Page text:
Universities in states where recreational marijuana has been legal for a few years still have very strict policies against marijuana possession or use on campus. For instance, the University of Colorado Boulder states in its literature that “it is illegal for anyone (regardless of age) to have or use marijuana on campus in any form, even with a prescription. Being under the influence of marijuana is a violation of the CU (University of Colorado) drug policy and may result in student conduct sanctions and processes.” [7] The University of Massachusetts Amherst also has strong warnings on its website regarding the prohibition of marijuana.[8]

All colleges and universities that receive federal assistance should have policies that prohibit marijuana possession and use on campus. Some institutions in states where recreational marijuana is legal prohibit the presence of cannabis in all of its forms,[9] while others restrict marijuana only.[10] Institutions in states where recreational marijuana is legal should carefully consider their drug policies to determine not only what form of cannabis should be allowed, but also how students will be disciplined for violations relating to possession and use. Clear notice to students of prohibited items and how violations will be addressed is most important. Any changes in drug policies will naturally depend on the campus culture and should be fully vetted with campus counsel, executive leadership, the campus community and even local community stakeholders.

Another area that causes concern to campus administrators is that of accommodating a student with a disability who has a license to use marijuana for medicinal purposes based upon a doctor’s recommendation. Section 504 of the Rehabilitation Act (Sec. 504) and the Americans with Disabilities Act (ADA) both require schools to consider reasonable accommodations of students with disabilities. Many state laws have similar requirements. Because marijuana is a controlled substance under federal law, campuses are prohibited from allowing it on campus and therefore cannot honor a student’s request to use marijuana as an accommodation even with the requisite legal authorization under state law.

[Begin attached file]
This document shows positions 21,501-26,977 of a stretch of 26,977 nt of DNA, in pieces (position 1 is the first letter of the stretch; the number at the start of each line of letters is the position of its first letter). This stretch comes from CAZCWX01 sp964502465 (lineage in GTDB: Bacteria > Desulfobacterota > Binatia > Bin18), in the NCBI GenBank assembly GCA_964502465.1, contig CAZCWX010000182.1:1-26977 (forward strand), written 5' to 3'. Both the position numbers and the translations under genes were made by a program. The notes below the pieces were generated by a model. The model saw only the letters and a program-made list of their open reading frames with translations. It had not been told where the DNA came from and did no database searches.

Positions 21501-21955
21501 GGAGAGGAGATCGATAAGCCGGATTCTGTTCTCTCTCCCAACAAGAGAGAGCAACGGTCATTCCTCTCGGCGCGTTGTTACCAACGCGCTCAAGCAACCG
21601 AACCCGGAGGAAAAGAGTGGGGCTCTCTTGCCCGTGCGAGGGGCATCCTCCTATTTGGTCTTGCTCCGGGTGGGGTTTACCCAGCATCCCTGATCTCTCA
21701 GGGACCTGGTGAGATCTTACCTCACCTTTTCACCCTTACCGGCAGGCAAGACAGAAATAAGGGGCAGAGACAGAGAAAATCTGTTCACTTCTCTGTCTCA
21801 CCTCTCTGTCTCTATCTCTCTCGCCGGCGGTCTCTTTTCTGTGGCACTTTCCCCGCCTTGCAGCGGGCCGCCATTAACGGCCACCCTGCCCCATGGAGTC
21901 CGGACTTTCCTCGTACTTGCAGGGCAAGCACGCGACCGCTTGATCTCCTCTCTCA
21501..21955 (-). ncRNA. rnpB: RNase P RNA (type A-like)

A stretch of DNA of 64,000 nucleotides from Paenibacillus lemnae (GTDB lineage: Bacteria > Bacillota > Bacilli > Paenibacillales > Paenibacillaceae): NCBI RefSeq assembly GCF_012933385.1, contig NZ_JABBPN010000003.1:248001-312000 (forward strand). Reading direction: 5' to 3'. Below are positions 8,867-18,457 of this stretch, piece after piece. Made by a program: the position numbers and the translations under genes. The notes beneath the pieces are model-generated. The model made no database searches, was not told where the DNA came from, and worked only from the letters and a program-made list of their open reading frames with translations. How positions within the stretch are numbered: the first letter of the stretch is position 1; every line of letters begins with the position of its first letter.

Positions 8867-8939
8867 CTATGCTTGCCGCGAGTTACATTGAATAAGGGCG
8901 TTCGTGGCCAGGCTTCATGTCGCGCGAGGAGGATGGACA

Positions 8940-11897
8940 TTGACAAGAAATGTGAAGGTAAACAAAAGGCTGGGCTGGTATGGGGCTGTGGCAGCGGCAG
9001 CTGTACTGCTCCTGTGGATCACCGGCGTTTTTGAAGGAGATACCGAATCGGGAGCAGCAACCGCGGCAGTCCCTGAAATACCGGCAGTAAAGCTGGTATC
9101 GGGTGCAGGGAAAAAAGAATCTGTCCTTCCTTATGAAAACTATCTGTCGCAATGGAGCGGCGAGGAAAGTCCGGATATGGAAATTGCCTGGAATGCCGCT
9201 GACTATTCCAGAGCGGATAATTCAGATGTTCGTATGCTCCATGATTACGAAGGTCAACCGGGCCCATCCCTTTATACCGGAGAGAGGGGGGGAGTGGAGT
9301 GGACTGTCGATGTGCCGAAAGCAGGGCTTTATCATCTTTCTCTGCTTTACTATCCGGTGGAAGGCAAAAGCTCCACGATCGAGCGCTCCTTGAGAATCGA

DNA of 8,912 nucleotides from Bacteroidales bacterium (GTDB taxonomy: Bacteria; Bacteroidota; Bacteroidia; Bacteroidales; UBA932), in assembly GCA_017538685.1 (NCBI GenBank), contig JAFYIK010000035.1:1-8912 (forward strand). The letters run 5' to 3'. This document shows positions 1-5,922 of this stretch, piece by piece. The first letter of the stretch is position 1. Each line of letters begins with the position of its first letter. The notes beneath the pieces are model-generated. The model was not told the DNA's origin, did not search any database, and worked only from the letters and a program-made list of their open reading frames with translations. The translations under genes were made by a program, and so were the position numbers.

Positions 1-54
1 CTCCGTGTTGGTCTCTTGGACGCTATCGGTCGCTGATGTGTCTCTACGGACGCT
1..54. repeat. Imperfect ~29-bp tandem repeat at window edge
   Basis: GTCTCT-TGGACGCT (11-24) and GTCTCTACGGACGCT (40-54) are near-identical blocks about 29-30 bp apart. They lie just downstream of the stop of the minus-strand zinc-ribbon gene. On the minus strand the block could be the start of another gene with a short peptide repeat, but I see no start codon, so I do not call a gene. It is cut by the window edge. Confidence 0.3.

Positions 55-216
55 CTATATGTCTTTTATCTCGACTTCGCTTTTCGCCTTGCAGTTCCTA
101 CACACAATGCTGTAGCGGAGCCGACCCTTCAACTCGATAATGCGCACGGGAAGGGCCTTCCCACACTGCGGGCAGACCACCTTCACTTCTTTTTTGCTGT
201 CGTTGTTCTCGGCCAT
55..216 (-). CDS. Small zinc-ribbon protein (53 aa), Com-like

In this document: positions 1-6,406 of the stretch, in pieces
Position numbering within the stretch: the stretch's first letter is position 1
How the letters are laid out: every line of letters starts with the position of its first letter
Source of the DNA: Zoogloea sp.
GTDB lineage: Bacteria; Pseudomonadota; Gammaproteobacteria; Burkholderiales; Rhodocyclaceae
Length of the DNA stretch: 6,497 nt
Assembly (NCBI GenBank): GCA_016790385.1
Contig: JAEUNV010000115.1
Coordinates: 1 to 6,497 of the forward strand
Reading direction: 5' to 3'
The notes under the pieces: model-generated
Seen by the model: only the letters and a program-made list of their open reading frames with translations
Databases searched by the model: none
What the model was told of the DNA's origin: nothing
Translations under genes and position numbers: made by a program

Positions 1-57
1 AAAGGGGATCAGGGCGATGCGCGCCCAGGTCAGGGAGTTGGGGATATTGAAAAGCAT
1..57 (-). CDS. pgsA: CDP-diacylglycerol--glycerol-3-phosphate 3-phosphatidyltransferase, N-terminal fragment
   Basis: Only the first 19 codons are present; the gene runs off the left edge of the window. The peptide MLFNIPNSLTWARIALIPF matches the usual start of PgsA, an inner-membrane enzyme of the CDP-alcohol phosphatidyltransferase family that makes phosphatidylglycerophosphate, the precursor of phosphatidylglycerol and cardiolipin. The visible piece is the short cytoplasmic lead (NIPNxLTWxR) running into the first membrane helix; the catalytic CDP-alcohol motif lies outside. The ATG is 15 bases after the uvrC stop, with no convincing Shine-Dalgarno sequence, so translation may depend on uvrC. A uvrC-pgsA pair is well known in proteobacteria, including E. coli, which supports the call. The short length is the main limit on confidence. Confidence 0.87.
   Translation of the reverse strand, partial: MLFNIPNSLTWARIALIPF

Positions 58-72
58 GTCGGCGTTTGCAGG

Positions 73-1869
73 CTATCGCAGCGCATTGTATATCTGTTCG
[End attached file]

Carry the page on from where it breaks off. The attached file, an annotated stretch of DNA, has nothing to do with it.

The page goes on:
One federal appellate court found that the use of medical marijuana was not protected under the ADA, since the ADA does not protect individuals who engage in the illegal use of drugs and the covered entity acts on the basis of such use.[11] In this case, the plaintiffs challenged two California cities’ attempt to close medical marijuana dispensaries as violative of their rights under Title II of the ADA, which prohibits disability discrimination in the provision of public services, since the cities’ actions would effectively block their access to treatment. In ruling in favor of the cities, the 9th Circuit reasoned that Congress made clear that the ADA defined “illegal drug use” by reference to federal, rather than state law, and federal law did not authorize the plaintiffs’ medical marijuana use.” The Court therefore concluded that “the plaintiffs’ medical marijuana use was not protected by the ADA.” [12]

Although prohibited from allowing medical marijuana on campus, a college could assist the qualified disabled student with other forms of reasonable accommodation that do not involve the presence of the medical marijuana on campus, such as offering the student online courses or allowing the student to live off-campus if there is an on-campus housing mandate.